Section 211 Report

In the event of a couple’s separation, the issue of child custody may arise. In British Columbia, courts tend to go along with parental arrangements that are aligned with the child’s best interests.

Usually, the court decision is based on a parenting plan that can meet the child’s needs effectively, which both parents agree with. However, it is not always possible for ex-partners to come to a mutual agreement and understanding.

In this case, the court can order a section 211 report from a third party to assist the court in determining the best possible parenting arrangements for the child. This blog post outlines what you need to know about an s.211 report.

What is a Section 211 report?

As per section 211 of the Family Law Act, the report is an assessment completed by a family justice counsellor, a social worker, or a psychologist to determine the needs of a child.

A s.211 report will contain information regarding the needs and views of a child, and the ability of each parent to satisfy the needs and interests of the child.

The assessor will obtain the above information through a variety of procedures such as interviewing the individuals involved (each parent and child), observing the individuals, and gathering information from different sources (teachers, physicians, counsellors, etc.).

This assessment is usually ordered by a judge when there are disputes between parents about the arrangements of a child’s care. With the report and suggestions provided by the assessor, the court will be more equipped to determine a custody arrangement that will best suit the needs of the child.

Why Should I Get a s.211 Report?

You can get an s.211 report if you are not able to come to an agreement with your former partner with respect to the parenting arrangements of your child/children. In the case where you feel that it is unsafe for your child/children to live with your former partner due to abuse, neglect, or other factors, it may be necessary for you to get an s.211 report.

A s.211 report is useful to encourage settlement or to assist the court in determining which parent or guardian could provide better care for a child.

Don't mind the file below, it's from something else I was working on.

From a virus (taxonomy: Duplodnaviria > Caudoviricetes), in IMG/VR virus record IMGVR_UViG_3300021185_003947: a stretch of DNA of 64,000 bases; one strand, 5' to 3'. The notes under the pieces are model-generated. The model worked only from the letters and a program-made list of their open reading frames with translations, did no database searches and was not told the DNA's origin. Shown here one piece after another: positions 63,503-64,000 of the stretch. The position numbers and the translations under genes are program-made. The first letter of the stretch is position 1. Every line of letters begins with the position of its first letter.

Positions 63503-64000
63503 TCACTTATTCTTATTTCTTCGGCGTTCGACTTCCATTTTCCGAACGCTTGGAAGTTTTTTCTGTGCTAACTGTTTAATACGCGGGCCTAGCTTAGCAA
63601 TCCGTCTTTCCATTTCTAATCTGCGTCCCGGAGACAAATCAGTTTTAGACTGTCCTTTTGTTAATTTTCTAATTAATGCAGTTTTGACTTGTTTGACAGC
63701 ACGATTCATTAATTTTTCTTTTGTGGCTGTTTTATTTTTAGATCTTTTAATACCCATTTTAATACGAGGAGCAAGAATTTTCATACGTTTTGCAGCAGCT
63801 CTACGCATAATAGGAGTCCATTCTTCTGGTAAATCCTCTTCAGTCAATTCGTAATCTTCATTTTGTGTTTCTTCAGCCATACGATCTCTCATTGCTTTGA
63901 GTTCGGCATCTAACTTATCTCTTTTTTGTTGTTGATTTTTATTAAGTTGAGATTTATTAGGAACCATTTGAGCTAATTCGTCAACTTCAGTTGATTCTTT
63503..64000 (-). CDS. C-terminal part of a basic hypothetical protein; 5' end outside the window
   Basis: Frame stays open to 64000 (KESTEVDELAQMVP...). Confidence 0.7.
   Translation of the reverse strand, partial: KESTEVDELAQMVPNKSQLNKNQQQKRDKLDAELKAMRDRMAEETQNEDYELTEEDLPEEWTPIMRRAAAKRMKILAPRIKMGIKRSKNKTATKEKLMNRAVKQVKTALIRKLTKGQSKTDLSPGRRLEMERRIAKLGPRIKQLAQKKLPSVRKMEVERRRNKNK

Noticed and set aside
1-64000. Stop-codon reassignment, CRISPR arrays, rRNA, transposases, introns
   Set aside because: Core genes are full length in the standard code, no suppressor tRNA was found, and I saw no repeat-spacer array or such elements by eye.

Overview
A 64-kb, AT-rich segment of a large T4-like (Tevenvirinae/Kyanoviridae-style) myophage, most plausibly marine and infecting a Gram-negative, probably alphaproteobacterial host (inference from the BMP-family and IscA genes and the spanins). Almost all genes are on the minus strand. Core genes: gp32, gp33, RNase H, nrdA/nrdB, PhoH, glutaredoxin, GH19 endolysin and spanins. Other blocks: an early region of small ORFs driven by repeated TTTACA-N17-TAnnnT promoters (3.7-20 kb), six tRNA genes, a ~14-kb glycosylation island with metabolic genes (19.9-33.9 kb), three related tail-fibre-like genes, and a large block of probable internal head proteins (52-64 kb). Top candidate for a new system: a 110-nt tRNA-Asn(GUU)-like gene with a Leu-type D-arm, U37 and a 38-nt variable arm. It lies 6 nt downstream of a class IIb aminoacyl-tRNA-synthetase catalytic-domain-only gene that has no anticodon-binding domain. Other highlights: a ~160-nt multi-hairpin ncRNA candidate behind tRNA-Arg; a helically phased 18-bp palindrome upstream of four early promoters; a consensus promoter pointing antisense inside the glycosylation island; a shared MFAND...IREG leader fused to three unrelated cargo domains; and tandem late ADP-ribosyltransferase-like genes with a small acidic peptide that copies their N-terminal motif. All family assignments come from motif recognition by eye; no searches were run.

You should note that while the s.211 will not dictate the outcome of a custody trial, the court will refer to the recommendations and assessment evidence given by the assessor, and decide the best possible arrangement that acts in the best interests of the child.

What Are My Options For a s.211 Report?

There are two options you can choose from when it comes to obtaining an s.211 report:

Psychologists and counsellors

You could order a private assessment from a psychologist or counsellor. With this option, you will most likely be able to get the report done relatively quickly.

However, there is a cost involved — these fees can range from a few to tens of thousands of dollars. The price can get even higher if the assessor is called as a witness and has to attend court.

Family justice counsellors

Not everyone is financially capable of paying considerable sums to get a private assessment. For those who are constrained by budget, the court may order an assessment to be completed by a family justice counsellors or your lawyer may request the court to order a court ordered s. 211 report.

These counsellors are employed by the province and the assessments are free of charge. However, there is a high demand for counsellor assessments as the threshold to order an s.211 report is low. As a result, these reports can take several months, or even up to a year to reach completion.

What Happens If My Former Spouse Gets a s.211 Report That I Don’t Agree With?

Are you finding yourself disagreeing with your ex-partner’s s.211 report? There have been cases where a court has ruled against the recommendation of a report.

If you think that your ex-partner’s s.211 report is inaccurate or fallacious, you could get help from an experienced Family Law lawyer to challenge the findings of the report in court.

Some of the measurements a lawyer would take to challenge the results of an assessment are:

  • cross-examining the assessor who wrote the report;
  • reviewing all evidence or documentation thoroughly; and
  • seeking opinions from other experts in the field.

Keep in mind that, at the end of the day, the report merely serves as a guide for the court. Ultimately, it is the judge’s decision when it comes to awarding a parent or guardian with custody of a child.


A s.211 report is useful when you are sure that your partner is less able to provide for your child/children, and you know that your parenting plans serve the interests of your child/children better.

Otherwise, it is often the case that the best arrangement you could make for your child/children is one that is discussed and planned between you and the other parent. A s.211 report is prepared by an outsider, albeit professional, who may not have generated an accurate picture of your family dynamics nor provided the best recommendations.

Disclaimer – The information contained herein is of a general nature. It is not intended to be legal advice and it is not intended to address the exact circumstances of any particular individual or entity. No one should rely on or act upon such information without receiving appropriate professional advice and without a thorough examination of their particular situation. Please contact our office if you have any questions with respect to the content of this entry, this website, or our Terms and Conditions .